6 Ways to Help Your Teen Through High School
Being a kid can be hard. Being a teenager can be harder. As a parent, you most likely want to help your son or daughter navigate the ups and downs of high school with as much ease as possible.
Date: 7/23/2022 10:42:41 PM ( 4 mon ) ... viewed 28 times
Being a kid can be hard. Being a teenager can be harder. As a parent, you most likely want to help your son or daughter navigate the ups and downs of high school with as much ease as possible. Although the basic root of youthful angst does not change, the ways through which young people experience it can be unrecognizable to adults. Here are six ways you can help your teen through high school in any era.
Teach Them Resilience
One of the roughest, yet most meaningful lessons you can teach your child is how to bounce back from disappointment or defeat. Perseverance is key and teenagers need to appreciate the value of accepting when something does not go their way. Explain that they have the power to make a change, in themselves or in a situation they do not like. It is better to describe what multipliers do rather than take the issue upon yourself. Tenacity and self-advocacy are two qualities that will benefit every graduate as they move onto college or career, so start empowering them at a young age.
Help Them Find Kindness and Compassion Inside
The adage that what goes around comes around holds a great deal of truth. Teachers and peers are ever-present in classrooms, hallways and cafeterias. When someone else is hurting or down, guide your teen to be the one to reach out and help. Let them understand the courage it takes to stand up for another person. Their humanity will be noticed and will foster their reputation as sensible and good. In addition, their behavior will invite friendships and help them build quality relationships.
Encourage Them to Get Involved
Joining a club, sport or extra-curricular activity will go far in easing the transition from middle grades to upper grades. It does not matter if what they decide to sign up for matches your interests, as long as it aligns with theirs. Once they are on a team or in an organization, be supportive. Remember to ask about practices and meetings, and try to attend any events that are open to parents. When they feel as if you share what matters to them, they will feel bolstered by your enthusiasm.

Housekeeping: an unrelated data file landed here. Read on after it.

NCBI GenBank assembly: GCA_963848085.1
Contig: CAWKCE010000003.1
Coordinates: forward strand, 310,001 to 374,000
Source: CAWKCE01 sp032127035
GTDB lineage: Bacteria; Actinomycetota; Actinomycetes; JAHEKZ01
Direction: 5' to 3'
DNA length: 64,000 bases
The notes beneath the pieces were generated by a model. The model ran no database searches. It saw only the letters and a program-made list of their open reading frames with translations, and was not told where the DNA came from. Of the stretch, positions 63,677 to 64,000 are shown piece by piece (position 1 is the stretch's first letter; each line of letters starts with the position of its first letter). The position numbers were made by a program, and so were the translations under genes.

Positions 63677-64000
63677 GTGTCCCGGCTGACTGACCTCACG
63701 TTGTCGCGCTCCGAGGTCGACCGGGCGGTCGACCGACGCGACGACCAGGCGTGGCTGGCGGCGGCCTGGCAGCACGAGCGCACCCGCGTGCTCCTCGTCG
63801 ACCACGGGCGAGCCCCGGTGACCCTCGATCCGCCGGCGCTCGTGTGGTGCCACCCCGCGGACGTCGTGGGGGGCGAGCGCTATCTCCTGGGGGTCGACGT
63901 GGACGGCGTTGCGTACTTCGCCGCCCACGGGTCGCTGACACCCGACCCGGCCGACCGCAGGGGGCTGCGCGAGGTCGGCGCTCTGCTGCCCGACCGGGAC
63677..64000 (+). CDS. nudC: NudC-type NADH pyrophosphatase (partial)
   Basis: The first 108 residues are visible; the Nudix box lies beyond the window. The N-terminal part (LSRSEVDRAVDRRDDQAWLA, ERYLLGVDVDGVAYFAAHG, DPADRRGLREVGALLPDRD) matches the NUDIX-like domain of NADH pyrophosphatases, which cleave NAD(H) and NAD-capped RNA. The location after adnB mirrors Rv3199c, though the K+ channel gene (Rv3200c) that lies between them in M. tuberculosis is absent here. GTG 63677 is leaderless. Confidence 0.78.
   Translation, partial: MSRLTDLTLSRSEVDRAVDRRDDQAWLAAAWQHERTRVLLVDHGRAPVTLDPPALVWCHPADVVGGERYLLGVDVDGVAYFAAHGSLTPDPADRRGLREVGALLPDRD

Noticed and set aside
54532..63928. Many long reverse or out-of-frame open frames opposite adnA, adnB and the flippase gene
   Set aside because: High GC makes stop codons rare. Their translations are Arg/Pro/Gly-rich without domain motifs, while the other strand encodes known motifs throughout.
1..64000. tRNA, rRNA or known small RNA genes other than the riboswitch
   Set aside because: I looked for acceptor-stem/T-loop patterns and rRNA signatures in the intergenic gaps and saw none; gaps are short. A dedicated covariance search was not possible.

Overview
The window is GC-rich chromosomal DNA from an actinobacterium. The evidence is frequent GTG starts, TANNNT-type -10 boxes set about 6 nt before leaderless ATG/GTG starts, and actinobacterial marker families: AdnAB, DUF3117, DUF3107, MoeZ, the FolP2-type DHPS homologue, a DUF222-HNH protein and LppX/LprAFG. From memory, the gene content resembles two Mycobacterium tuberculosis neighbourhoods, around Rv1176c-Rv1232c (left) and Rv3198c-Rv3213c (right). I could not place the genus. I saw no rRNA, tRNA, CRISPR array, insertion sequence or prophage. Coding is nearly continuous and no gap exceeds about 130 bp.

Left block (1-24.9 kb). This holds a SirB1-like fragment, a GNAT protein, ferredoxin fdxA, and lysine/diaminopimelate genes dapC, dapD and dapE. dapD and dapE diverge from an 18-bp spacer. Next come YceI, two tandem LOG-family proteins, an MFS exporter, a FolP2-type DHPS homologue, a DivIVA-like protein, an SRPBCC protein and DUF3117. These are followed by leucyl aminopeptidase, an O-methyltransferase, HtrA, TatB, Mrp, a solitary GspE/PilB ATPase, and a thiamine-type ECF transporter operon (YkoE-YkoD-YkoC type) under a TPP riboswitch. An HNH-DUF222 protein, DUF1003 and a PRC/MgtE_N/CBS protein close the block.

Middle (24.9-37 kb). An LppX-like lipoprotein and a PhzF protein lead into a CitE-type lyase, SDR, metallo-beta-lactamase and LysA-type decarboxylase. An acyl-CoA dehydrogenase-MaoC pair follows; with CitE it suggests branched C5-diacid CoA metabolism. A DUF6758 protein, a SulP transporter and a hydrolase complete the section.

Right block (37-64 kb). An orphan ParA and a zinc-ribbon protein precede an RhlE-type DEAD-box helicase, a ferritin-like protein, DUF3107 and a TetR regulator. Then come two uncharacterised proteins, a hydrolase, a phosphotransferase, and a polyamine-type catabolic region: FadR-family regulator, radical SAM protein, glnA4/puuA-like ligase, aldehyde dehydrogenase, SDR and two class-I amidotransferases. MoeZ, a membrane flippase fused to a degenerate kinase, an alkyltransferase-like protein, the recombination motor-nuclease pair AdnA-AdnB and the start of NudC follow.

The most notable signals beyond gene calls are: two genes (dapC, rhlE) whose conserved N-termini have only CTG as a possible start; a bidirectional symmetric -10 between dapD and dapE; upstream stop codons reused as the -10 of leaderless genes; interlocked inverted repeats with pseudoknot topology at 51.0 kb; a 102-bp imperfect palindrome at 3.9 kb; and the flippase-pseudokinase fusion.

Be a Parent, Not a Friend
Perhaps one of the trickiest lines to walk is the one between raising a child or colluding with them. Believe it or not, having parameters to which they are held, makes young people feel secure. Further, rules help those who are still inexperienced to avoid destructive decisions. Research also shows that teens with parents who model their expectations may be more respectful, less selfish and better able to stand on their own two feet. Do not be afraid to discipline your child when they need it.
Know When to Reassure Them
Anxiety and stress are two of the leading emotional troubles high schoolers face. Yes, it is important to establish rewards and consequences, but it is equally as crucial to know when to be a cheerleader. As much as you think they've been where your kids are in terms of conflicts with friends or concern over test scores, you have to remember that what your child is going through is brand new to them. So listen. Be aware of the signs associated with strain or anxiousness and make it abundantly clear that you have an open-door policy in times of need.
Stay In Touch
It is not enough to check in with just your child. Take a moment at least once a month to contact a teacher or counselor even if you are comfortable with what life looks like at home. Do not be afraid to ask how they are doing in school, beyond the report card, as you can never fully know what is happening outside of your home.
There is no official guidebook to parenting, and there will be times when you feel like you are making it up as you go along. That is okay. Be open. Be firm. Be consistent.
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